Tools for Advancing Pharmacy Practice
Point-of-care testing for infectious diseases: Opportunities, barriers, and considerations in community pharmacy
Paul O. Gubbins; Michael E. Klepser; Allison M. Dering-Anderson; Karri A. Bauer; Kristin M. Darin; Stephanie Klepser; Kathryn R. Matthias; Kimberly Scarsi
J Am Pharm Assoc (2003) 2014;54:163-171. doi:10.1331/JAPhA.2014.13167
View Author Identification Section
Paul O. Gubbins: Paul O. Gubbins, PharmD, FCCP, Professor and Associate Dean, University of Missouri–Kansas City School of Pharmacy at Missouri State University, Springfield
Michael E. Klepser: Michael E. Klepser, PharmD, FCCP, Professor, Department of Pharmacy Practice, College of Pharmacy, Ferris State University, Kalamazoo, MI
Allison M. Dering-Anderson: Allison M. Dering-Anderson, PharmD, Clinical Assistant Professor, Department of Pharmacy Practice, College of Pharmacy, University of Nebraska Medical Center, Omaha
Karri A. Bauer: Karri A. Bauer, PharmD, BCPS, Specialty Practice Pharmacist, Infectious Diseases, Ohio State University Medical Center, Columbus
Kristin M. Darin: Kristin M. Darin, PharmD, BCPS, Research Assistant Professor in Medicine–Infectious Diseases, Center for Global Health, Northwestern University Feinberg School of Medicine, Chicago, IL
Stephanie Klepser: Stephanie Klepser, PharmD, Director of Clinical Services, Kalamazoo Center for Medical Studies Pharmacy, Kalamazoo, MI
Kathryn R. Matthias: Kathryn R. Matthias, PharmD, BCPS (AQ-ID), Assistant Professor, Pharmacy Practice & Science, College of Pharmacy, University of Arizona, Tucson
Kimberly Scarsi: Kimberly Scarsi, PharmD, MS, BCPS, Associate Professor, Pharmacy Practice, College of Pharmacy, University of Nebraska Medical Center, Omaha


Objectives  To identify opportunities to perform point-of-care (POC) testing and/or screening for infectious diseases in community pharmacies, provide an overview of such tests and how they are used in current practice, discuss how the Clinical Laboratory Improvement Amendments of 1988 (CLIA) affect pharmacists performing POC testing, and identify and discuss barriers and provide recommendations for those wanting to establish POC testing for infectious diseases services in community pharmacies.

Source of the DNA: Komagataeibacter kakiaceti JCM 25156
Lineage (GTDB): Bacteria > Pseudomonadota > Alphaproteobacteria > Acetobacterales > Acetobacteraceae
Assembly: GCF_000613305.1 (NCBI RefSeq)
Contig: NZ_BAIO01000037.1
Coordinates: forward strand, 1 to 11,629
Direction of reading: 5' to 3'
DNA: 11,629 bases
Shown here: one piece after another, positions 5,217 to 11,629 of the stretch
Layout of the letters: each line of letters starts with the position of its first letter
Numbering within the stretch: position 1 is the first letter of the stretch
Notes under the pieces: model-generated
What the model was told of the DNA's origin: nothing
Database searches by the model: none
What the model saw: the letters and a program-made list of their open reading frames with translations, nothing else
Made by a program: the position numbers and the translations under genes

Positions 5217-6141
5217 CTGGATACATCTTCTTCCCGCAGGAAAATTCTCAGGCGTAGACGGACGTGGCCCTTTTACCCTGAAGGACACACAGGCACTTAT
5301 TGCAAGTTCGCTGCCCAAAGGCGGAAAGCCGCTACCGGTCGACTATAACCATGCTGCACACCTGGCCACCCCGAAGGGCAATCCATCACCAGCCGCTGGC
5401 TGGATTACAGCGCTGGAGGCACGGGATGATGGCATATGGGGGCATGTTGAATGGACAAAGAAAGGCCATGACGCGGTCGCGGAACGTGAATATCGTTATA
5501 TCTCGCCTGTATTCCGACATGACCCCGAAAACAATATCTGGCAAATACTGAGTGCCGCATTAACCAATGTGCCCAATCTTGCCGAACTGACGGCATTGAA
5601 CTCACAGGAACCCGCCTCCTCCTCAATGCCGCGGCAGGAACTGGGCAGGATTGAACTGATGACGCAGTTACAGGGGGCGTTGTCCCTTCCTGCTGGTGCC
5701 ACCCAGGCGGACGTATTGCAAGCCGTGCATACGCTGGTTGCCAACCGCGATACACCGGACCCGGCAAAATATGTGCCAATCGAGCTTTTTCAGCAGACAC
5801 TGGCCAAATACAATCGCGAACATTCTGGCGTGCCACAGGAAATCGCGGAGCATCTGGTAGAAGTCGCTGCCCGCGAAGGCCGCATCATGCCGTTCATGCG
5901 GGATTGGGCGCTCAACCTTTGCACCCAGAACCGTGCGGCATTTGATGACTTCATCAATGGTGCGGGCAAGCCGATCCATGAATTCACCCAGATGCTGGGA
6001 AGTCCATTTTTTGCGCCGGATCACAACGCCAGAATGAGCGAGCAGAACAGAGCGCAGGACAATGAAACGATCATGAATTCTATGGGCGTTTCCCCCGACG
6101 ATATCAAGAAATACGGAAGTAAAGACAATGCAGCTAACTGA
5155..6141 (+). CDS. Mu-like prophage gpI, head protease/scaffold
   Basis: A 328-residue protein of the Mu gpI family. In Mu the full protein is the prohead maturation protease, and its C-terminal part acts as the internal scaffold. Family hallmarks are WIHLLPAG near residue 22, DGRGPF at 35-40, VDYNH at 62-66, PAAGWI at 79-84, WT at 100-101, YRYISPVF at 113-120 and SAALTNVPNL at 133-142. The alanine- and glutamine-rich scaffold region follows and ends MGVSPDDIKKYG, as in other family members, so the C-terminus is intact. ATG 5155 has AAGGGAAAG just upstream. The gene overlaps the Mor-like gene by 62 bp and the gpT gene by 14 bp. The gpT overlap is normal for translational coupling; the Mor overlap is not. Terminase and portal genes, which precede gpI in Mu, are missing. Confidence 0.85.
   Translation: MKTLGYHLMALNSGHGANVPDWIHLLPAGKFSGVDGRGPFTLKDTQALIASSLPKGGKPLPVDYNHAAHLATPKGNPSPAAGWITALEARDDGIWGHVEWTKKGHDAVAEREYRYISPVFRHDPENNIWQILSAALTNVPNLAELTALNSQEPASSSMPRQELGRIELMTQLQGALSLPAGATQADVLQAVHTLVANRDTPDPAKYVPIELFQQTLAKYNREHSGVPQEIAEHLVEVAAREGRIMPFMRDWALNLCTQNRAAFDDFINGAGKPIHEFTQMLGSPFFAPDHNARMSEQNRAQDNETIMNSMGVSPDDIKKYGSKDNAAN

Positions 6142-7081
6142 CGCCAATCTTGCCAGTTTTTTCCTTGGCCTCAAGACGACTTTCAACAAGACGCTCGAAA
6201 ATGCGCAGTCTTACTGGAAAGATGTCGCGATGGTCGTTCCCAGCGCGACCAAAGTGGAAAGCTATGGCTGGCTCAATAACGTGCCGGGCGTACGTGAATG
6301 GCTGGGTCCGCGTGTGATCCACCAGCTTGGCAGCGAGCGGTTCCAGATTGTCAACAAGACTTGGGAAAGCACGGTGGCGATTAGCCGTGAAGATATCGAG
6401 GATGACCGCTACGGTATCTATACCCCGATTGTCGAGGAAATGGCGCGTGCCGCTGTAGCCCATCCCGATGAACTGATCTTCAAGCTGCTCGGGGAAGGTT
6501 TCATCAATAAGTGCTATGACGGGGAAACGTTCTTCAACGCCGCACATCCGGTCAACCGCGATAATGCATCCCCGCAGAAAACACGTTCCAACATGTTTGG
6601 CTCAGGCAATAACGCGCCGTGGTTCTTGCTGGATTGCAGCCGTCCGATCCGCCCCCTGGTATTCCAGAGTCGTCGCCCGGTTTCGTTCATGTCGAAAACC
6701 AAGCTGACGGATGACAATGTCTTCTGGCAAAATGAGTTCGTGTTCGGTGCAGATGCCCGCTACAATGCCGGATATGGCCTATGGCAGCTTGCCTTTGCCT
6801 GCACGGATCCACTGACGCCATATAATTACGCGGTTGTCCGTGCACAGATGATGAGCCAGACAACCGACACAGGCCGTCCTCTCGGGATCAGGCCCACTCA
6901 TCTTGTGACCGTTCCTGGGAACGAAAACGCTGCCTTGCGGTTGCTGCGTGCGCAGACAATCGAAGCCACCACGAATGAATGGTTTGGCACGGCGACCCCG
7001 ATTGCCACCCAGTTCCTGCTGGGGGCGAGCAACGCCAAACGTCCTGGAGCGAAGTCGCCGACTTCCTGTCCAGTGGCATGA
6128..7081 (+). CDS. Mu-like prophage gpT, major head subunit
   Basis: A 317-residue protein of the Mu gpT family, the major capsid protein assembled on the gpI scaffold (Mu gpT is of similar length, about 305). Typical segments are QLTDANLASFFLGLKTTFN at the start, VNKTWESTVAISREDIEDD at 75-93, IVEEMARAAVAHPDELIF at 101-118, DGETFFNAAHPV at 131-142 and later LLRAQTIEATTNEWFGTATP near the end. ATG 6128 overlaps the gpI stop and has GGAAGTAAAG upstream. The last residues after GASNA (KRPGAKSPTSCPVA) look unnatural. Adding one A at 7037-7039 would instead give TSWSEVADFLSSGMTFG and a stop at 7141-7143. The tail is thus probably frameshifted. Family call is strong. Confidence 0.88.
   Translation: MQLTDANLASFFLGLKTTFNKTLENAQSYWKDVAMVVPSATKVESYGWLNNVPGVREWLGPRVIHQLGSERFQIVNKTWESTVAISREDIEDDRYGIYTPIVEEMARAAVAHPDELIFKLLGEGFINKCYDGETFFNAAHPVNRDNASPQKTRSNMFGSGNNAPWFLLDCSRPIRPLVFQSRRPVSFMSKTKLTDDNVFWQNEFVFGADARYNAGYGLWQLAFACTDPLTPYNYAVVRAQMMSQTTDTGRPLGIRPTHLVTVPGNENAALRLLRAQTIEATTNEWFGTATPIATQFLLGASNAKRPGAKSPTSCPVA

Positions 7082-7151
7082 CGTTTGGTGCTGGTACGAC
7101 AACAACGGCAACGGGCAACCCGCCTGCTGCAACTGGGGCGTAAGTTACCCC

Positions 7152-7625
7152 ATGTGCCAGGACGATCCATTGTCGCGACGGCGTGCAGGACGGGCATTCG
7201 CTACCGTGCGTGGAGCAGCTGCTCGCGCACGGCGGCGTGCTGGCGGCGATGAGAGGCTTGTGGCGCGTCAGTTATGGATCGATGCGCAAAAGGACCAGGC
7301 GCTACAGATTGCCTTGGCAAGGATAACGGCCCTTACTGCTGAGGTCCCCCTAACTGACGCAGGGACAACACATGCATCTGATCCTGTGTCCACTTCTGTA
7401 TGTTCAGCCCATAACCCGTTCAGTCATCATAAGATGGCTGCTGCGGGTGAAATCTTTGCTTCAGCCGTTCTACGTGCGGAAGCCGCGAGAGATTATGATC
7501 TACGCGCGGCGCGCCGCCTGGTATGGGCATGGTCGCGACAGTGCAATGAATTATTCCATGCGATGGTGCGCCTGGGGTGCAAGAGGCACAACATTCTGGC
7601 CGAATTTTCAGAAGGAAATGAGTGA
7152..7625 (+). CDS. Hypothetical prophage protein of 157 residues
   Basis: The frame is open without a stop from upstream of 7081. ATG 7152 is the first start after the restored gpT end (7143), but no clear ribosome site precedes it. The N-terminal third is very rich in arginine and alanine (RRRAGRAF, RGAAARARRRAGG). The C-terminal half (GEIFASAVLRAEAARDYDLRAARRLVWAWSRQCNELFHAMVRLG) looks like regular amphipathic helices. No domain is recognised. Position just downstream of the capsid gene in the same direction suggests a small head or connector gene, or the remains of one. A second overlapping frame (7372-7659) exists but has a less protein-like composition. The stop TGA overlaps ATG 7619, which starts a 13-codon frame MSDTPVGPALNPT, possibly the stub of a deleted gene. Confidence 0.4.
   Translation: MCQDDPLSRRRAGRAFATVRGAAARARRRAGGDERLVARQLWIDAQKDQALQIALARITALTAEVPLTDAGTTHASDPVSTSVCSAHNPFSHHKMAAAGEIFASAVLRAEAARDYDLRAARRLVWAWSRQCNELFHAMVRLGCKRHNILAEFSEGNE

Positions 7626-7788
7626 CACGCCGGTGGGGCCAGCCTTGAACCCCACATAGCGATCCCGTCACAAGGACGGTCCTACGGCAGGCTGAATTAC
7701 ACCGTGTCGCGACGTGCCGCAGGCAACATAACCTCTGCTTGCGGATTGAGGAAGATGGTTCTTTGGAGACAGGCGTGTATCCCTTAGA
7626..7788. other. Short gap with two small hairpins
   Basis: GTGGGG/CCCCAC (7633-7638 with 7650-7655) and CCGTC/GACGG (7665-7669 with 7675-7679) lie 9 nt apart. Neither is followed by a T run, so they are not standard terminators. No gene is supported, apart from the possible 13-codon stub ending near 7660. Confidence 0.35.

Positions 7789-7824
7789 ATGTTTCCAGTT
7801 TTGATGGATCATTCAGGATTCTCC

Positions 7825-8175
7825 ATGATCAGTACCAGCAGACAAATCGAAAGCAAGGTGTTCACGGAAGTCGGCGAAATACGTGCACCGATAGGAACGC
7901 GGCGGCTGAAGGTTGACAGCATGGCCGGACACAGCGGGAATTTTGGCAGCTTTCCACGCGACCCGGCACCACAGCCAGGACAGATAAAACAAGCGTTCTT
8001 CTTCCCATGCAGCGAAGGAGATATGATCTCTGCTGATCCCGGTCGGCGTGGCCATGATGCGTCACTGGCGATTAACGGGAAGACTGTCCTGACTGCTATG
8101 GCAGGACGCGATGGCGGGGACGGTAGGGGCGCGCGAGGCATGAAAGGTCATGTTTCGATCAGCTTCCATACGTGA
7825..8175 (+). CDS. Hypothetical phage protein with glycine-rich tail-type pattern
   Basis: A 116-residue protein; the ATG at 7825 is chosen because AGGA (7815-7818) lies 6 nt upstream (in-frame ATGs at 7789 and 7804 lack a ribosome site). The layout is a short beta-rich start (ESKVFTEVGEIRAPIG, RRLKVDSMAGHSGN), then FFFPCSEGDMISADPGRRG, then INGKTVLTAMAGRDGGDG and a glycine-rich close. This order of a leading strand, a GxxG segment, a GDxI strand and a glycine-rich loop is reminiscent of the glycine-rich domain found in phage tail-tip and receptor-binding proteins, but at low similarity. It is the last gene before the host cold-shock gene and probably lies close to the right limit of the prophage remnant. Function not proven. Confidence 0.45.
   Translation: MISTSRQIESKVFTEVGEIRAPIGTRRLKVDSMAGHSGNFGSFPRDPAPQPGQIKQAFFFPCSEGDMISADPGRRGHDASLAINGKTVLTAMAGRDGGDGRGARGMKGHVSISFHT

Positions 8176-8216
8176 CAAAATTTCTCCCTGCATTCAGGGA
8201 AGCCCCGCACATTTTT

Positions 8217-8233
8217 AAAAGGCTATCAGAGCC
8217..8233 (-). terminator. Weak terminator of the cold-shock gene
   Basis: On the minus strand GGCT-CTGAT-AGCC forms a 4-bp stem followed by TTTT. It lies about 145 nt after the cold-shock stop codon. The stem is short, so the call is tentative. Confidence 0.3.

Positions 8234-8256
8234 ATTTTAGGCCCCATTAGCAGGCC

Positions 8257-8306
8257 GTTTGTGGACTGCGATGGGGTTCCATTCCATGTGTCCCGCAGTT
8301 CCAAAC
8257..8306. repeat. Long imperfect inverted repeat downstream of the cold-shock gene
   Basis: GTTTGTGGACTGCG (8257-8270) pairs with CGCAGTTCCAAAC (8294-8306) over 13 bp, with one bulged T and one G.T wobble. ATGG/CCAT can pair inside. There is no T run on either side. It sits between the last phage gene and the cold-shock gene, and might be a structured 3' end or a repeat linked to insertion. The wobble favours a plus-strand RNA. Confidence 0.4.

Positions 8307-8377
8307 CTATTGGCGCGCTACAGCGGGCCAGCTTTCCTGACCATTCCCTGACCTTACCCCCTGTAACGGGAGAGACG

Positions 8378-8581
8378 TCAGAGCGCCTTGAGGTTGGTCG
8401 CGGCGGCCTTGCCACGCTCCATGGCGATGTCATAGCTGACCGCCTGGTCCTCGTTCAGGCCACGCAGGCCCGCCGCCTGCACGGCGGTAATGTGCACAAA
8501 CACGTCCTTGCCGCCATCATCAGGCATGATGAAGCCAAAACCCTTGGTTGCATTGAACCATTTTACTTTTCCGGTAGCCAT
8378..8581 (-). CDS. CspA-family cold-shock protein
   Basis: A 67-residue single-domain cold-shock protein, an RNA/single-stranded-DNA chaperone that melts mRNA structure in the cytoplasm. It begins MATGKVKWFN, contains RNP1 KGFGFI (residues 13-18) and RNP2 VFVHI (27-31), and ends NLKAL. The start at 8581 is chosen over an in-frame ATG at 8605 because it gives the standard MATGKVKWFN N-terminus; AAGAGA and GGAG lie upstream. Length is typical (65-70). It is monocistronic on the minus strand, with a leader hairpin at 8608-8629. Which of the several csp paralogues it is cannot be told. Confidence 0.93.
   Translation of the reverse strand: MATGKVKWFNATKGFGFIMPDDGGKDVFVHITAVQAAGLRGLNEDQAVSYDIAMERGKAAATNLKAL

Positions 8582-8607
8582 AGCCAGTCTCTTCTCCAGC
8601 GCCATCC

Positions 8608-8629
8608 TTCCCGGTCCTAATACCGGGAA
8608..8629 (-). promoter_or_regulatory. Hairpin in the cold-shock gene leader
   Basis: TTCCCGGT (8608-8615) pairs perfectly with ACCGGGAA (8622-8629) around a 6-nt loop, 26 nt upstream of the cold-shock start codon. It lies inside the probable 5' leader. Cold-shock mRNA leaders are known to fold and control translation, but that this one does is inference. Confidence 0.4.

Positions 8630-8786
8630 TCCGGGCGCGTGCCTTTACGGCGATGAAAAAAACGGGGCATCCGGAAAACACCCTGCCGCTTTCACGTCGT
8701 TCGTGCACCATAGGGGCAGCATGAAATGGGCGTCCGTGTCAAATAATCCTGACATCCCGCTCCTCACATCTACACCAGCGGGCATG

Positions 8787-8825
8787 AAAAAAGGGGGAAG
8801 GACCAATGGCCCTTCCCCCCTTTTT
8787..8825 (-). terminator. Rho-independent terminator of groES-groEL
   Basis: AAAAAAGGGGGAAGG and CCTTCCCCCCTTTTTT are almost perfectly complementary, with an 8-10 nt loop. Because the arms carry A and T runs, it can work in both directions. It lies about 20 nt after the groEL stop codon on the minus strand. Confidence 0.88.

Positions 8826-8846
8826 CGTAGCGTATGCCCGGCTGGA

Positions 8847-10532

Data sources  PubMed and Google Scholar were searched from November 2012 through May 2013 and encompassed the years 2000 and beyond for the narrative review section of this article using the search terms rapid diagnostic tests, POC testing and infectious diseases, pharmacy services, CLIA waiver, and collaborative drug therapy management. All state boards of pharmacy in the United States were contacted and their regulatory and legislative websites accessed in 2012 and January 2013 to review relevant pharmacy practice laws.

Data synthesis  POC testing for infectious diseases represents a significant opportunity to expand services in community pharmacies. Pharmacist education and training are addressing knowledge deficits in good laboratory practices and test performance and interpretation. Federal regulations do not define the qualifications for those who perform CLIA-waived tests, yet few pharmacists perform such services. Fewer than 20% of states address POC testing in their statutes and regulations governing pharmacy.

Conclusion  POC testing for infectious diseases could benefit patients and society and represents an opportunity to expand pharmacy services in community pharmacies. Existing barriers to the implementation of such services in community pharmacies, including deficits in pharmacist training and education along with state regulatory and legislative variance and vagueness in statutes governing pharmacy, are not insurmountable.

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